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Obama demands better U.S. cybersecurity in wake of major OPM breach
But critics worry that cybersecurity bills could be used as cover for more surveillance.
At a press conference in Germany, where he was attending the annual G7 summit, the president said that U.S. cyberdefenses “have to be as nimble, as aggressive, and as well-resourced as those who are trying to break into these systems.”
The breach at the Office of Personnel Management (OPM), the federal government’s human-resources office, compromised the records of 4 million current and former government workers. Some U.S. officials have said that the Chinese government was behind the attack—possibly as part of a plan to build a database of Americans suitable for recruitment as spies—but others have said that it’s still unclear whether Beijing ordered the attack.
Obama declined to blame the Chinese when asked about the attack at the G7 press conference, but one U.S. official told Reuters that the government considered the attack “a matter of national security, meaning it may have originated from a foreign government.”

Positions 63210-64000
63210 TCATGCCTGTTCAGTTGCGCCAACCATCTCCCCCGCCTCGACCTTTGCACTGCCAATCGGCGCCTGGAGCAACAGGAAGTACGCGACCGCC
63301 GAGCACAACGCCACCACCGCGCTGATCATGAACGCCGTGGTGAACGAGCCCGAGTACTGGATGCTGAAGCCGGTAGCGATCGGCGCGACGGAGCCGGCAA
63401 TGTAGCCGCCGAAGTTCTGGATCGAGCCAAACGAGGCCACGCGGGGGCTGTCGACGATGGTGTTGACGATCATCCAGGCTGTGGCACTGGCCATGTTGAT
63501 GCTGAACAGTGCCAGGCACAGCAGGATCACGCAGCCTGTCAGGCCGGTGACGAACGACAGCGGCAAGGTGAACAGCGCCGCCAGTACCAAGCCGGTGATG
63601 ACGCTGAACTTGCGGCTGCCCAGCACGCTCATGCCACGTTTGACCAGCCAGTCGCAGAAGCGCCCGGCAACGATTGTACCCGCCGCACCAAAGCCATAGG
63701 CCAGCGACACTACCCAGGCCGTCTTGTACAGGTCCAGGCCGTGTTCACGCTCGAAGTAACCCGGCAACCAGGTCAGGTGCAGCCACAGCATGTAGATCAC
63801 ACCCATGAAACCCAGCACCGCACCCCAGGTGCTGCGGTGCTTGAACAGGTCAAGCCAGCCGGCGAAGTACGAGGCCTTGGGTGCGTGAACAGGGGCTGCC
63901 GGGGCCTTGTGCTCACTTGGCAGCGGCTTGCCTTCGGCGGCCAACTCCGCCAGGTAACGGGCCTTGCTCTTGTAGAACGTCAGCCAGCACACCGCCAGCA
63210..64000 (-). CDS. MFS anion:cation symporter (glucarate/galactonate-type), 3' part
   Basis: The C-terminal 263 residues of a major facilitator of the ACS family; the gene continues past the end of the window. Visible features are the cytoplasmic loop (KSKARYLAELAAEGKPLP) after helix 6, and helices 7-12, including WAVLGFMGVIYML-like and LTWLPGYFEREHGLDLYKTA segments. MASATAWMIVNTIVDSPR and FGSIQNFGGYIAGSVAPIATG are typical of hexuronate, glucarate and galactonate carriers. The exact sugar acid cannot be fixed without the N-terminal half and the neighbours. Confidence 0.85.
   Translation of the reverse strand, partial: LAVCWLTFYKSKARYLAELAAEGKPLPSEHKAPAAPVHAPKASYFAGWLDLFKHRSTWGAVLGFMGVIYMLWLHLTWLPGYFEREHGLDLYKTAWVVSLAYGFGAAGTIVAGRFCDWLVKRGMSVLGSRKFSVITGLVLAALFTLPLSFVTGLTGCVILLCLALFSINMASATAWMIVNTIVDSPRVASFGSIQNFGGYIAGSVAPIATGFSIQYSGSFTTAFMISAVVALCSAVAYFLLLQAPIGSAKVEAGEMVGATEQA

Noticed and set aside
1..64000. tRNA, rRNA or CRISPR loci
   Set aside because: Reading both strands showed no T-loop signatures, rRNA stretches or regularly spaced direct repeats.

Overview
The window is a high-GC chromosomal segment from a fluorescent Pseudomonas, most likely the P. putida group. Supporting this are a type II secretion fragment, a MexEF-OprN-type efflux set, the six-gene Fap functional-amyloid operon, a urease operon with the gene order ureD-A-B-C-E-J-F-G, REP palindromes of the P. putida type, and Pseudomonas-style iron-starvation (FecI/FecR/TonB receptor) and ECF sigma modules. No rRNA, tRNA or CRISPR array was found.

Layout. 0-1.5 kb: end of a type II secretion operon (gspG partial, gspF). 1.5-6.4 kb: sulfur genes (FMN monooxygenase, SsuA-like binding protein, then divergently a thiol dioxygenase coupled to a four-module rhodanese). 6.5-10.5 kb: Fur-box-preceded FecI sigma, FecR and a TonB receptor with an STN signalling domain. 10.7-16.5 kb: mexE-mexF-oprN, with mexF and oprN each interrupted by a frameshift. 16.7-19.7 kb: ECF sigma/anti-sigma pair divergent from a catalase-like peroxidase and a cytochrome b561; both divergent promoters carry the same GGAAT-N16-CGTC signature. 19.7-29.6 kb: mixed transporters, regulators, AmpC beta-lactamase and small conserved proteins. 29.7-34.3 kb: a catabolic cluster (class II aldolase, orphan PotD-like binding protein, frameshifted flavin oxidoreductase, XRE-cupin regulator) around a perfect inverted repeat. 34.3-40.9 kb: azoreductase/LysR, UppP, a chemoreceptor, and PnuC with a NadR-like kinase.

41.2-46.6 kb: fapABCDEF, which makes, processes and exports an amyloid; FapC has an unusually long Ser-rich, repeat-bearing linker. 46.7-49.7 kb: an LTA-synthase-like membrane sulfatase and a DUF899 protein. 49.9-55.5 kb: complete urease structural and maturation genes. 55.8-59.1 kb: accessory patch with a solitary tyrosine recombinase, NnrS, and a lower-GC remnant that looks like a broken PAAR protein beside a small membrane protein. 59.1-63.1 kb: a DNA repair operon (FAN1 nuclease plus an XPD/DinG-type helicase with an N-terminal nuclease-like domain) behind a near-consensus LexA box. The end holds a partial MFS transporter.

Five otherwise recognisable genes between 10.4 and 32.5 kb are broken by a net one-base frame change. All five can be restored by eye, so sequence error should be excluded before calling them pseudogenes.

Congress is considering several cybersecurity bills that promote the sharing of threat information between the government and the private sector. These bills are controversial because they shield companies from legal liability related to the sharing of data. Although that data is supposed to be anonymized, it could be combined with NSA surveillance records to target individual Americans.
In the wake of several high-profile attacks on U.S. businesses, including the devastating breach at Sony Pictures Entertainment that may have been the work of North Korea, cybersecurity has moved closer to the top of Congress’ agenda. The House has passed and combined its two cybersecurity bills into the Protecting Cyber Networks Act (PCNA), and the Senate is likely to pass the Cybersecurity Information Sharing Act (CISA).
Photo via U.S. Department of Homeland Security (DHS)/Flickr (PD)
Eric Geller is a politics reporter who focuses on cybersecurity, surveillance, encryption, and privacy. A former staff writer at the Daily Dot, Geller joined Politico in June 2016, where he's focused on policymaking at the White House, the Justice Department, the State Department, and the Commerce Department.